Against The Gods By Peter Bernstein
This is the one I always recommend. Bernstein is the granddaddy of really good financial stories and an inspiration for my book. This is his history of risk, which sounds fantastically dull, but is actually riveting. It’s a stone-cold classic of financial history that tells how humans first created the mathematics of probability and harnessed that to invent entire industries like banking, insurance and investment.
A Random Walk Down Wall Street By Burton Malkiel
I always give this to young financial journalists or anyone looking to understand finance better. It first came out in 1973 and has been updated about 20 times – and every time it’s a bestseller because it’s so incredibly current. It’s also incredibly well written.
Manias, Panics & Crashes By Charles Kindleberger
This is as entertaining as you’d hope from that title. It’s a history of financial debacles from the South Sea Bubble to present-day disasters. Financial crises are pressing, scary, destructive things, but they are also fascinating.
The Big Short by Michael Lewis
The Last Tycoons by William Cohan
William Cohan is a former investment banker who wrote this gripping book on the history of an investment bank called Lazard Frères. This was his debut; he’s now a prolific financial journalist and I try to read everything he ever writes.
Den of Thieves by James Stewart
This is another classic of financial history. I’m embarrassed to say I haven’t actually read it – but it’s been on my book shelf for a long time. It’s about the junk bond boom of the 1980s and, specifically, the rise and fall of a guy called Michael Milken.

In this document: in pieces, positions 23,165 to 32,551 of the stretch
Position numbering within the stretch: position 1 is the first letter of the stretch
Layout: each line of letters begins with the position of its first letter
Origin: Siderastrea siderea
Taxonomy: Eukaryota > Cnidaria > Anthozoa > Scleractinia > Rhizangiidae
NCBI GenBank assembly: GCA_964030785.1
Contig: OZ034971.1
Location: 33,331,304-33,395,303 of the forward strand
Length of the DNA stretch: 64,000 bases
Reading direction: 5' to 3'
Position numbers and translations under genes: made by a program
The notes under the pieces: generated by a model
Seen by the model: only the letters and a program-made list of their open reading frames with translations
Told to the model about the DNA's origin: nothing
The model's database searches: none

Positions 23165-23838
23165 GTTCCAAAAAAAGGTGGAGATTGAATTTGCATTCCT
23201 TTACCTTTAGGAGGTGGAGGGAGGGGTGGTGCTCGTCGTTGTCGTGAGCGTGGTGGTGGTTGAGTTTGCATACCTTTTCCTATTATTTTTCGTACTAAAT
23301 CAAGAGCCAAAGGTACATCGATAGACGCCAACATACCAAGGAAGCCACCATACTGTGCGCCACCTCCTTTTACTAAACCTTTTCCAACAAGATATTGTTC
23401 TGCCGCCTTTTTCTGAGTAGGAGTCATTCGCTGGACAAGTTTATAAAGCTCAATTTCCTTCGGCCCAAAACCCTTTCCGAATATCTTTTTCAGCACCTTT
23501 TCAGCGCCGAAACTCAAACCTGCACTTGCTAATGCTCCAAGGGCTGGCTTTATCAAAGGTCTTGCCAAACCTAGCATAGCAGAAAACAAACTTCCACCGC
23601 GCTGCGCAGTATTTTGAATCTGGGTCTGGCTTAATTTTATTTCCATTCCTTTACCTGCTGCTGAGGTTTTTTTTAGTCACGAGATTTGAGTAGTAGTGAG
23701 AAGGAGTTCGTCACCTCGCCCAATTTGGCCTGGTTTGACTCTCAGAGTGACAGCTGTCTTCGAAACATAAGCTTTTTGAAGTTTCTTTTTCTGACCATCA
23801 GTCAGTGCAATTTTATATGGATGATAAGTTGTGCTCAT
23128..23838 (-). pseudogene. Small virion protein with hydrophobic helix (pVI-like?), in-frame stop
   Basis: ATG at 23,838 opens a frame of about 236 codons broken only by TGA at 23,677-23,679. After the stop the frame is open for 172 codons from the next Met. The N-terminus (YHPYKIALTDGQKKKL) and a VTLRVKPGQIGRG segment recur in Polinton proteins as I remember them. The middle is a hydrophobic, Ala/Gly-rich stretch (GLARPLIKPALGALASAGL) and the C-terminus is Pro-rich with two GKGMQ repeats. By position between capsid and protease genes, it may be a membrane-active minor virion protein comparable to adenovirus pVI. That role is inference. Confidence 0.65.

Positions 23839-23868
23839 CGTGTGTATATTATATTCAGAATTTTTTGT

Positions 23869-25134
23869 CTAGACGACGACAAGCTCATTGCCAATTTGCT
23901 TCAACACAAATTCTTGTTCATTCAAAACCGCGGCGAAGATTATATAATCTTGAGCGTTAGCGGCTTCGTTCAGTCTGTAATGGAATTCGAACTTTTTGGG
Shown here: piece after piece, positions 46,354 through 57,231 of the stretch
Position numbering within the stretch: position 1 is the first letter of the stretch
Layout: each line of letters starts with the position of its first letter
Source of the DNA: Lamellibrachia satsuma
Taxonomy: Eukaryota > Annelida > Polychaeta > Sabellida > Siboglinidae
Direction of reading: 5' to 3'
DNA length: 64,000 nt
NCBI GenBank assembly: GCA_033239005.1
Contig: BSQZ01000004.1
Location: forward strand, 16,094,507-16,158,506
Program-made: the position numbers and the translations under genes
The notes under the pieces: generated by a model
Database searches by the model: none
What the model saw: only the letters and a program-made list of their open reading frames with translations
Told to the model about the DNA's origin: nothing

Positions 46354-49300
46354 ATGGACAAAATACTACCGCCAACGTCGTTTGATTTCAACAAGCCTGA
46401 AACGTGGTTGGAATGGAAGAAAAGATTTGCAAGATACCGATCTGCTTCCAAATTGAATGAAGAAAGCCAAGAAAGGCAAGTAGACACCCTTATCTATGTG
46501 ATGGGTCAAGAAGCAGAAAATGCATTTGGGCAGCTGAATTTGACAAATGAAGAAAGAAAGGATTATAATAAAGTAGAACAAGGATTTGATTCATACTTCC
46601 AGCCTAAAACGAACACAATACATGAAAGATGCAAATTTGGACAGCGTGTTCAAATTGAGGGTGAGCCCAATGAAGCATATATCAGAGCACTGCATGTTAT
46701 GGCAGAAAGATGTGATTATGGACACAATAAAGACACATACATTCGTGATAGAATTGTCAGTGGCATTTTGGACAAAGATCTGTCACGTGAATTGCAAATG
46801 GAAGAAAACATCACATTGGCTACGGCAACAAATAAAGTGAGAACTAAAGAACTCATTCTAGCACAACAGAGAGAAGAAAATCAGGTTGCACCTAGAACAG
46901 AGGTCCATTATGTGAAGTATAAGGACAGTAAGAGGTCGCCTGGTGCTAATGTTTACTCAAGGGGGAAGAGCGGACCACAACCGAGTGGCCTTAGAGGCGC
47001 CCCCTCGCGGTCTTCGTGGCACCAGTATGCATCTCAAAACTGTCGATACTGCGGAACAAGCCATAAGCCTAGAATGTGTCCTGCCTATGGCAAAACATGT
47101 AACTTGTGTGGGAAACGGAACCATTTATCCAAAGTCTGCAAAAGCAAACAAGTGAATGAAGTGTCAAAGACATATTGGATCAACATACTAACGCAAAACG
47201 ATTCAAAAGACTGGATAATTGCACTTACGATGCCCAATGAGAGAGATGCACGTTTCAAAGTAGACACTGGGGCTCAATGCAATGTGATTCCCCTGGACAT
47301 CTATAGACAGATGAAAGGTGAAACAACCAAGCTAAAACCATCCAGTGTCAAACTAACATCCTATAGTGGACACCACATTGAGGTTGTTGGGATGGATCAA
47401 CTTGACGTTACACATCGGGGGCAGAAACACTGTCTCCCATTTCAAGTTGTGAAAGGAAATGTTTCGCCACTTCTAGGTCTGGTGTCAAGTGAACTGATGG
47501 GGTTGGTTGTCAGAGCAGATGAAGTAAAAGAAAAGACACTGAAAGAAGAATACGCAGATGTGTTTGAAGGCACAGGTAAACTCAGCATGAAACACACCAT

The Man Who Sold The Market by Greg Zuckerman
Greg is a frenemy from the Wall Street Journal. His book is a fascinating biography of Jim Simons – the most successful hedge fund manager in the history of the world and a pioneer of quantitative investing. Simons is a multibillionaire and his fund still cleans the clocks of every other manager.
That’s right. Eddie Murphy and Dan Aykroyd at the peak of their powers. It’s actually better than Wall Street and the trading scenes – when they’re dealing orange juice futures – are really well and accurately done. The whole thing is still very enjoyable.
This is a phenomenally underrated film in general, though it has become a bit of a classic within the finance industry. The bank is based on Lehman Brothers and some of the characters are based on real people – I certainly recognise a lot of people I know in finance. It does a great job of explaining the 2008 financial crisis without going into financial jargon and might be my favourite finance-related film of all time.
Wolf of Wall Street
I have heard worrying stories of people watching this and wanting to go into finance as a result. These people should probably reappraise their life choices. Nevertheless, the film itself is great fun. It doesn’t explain much about economics, but finance can be pretty seedy and it captures that. Today, the kind of boiler room it depicts would probably be dealing in cryptocurrencies.
The New Bazaar
This new podcast is by Cardiff Garcia and Aimee Keane and it’s been fascinating so far. They’re former colleagues of mine – I knew whatever they did was going to be great – and they go deep with some really good guests, but in a really accessible way.
Bradley Hope – Wall Street Journal
He’s an investigative journalist and friend of mine. If he wasn’t a friend, I’d be incredibly envious of his body of work.
John Authers – Bloomberg
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